Proctor and Horton asked if there was something the district could do to help. Horton suggested a surveillance camera that could be monitored at the Police Department.

“It would be a huge benefit,” Burford said.

Getting responsible adults in the park would also curb illegal activity and poor behavior, Horton said. “I can’t imagine they’d be selling dope right in front of someone that might report them.”

Surveillance was one of the main reasons he liked the location for the skate park in the first place, Martin said.

Burford would like to see park users be part of the solution.

Mayor Craig Fentiman said he talked to some park users.

“They thoroughly love it, but they made the comment about undesirables that show up,” Fentiman said. He asked them about policing themselves, and they said, “No, we’re scared.”

He agreed that a camera on the park would help, and the skaters he talked to also suggested a camera or adult presence at the park at all times.

District schools are teaching curriculum that instructs students how to report inappropriate behavior, Horton said.

Community Development Director Carol Lewis suggested locking the park up with a racquetball court-style system that allows only those who pay an annual fee to use it.

There has been talk of groups using the park, Lewis said ? sort of like a “Take Back Your Park” program.

“If there’s a problem, maybe we do need to do some punitive action, close it down for a time,” Burford said. “What it does, I believe, it gives an impetus for the ones that are good … a tool.”

In hindsight, the city should probably have shut down the park after its narcotics operation, Burford said. He hopes that would encourage those who behave responsibly to report crimes and problems when they see them.

School and city officials also talked about hiring a school resource officer. A resource officer would get to know students, who would be comfortable talking to the officer.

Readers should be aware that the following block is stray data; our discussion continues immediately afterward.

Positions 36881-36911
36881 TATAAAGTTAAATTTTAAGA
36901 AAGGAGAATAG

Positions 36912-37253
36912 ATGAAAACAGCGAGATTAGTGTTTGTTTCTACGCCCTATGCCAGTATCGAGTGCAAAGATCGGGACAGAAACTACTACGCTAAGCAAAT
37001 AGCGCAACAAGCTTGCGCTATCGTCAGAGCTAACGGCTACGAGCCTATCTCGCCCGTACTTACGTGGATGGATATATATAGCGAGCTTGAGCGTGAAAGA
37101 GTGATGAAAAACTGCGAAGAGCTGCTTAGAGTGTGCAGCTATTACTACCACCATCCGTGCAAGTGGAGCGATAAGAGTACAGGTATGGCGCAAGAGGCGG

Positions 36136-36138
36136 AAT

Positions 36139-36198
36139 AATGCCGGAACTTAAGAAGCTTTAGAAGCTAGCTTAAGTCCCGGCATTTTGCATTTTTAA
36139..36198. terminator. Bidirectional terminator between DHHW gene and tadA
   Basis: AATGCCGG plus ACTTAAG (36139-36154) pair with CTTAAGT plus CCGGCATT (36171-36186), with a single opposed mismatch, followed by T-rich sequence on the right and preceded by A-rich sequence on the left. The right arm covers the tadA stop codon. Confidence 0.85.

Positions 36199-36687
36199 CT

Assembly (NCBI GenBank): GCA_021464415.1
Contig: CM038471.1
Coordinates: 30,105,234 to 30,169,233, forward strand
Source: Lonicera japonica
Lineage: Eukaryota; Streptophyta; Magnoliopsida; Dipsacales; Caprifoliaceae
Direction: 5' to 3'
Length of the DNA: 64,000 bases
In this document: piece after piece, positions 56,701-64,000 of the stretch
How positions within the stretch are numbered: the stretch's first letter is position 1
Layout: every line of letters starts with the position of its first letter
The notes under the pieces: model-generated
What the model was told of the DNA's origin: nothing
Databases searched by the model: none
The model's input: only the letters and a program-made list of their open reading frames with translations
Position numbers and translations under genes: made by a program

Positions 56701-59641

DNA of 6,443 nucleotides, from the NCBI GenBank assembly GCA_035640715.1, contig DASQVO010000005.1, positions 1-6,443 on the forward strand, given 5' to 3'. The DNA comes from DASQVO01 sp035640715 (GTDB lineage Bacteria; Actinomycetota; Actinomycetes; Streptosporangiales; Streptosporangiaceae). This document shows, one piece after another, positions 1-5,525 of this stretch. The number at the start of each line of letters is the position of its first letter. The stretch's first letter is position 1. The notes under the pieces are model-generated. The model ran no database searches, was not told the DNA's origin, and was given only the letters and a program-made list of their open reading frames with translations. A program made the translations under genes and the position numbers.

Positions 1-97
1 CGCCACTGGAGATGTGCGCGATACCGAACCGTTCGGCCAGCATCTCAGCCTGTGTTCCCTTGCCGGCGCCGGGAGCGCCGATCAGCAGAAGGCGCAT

“We should put our money where our goal is,” Horton said. The district has a goal to reduce drug and tobacco use, and helping to pay for an officer and a camera would help.

Proctor thought the School Board would be supportive.

To address parking problems and maintain enough parking for school personnel, the city and district will put up signs making parking at the Central Office for district business only.

The group raised the topic of a closed campus at the high school. Martin explained that the high school would use a system of blue, yellow and red cards. Students would have to earn the blue card to be able to leave campus at lunch. A red card would mean they were not permitted to leave campus.

At the meeting were Lewis, Martin, Burford and Fentiman with the city and Horton and Proctor with the district.

According to Police Department records, police have responded to 45 calls to the skate park since it opened in July. Three persons have been arrested, including two in the narcotics operation. The other was arrested for trespassing after the park was closed.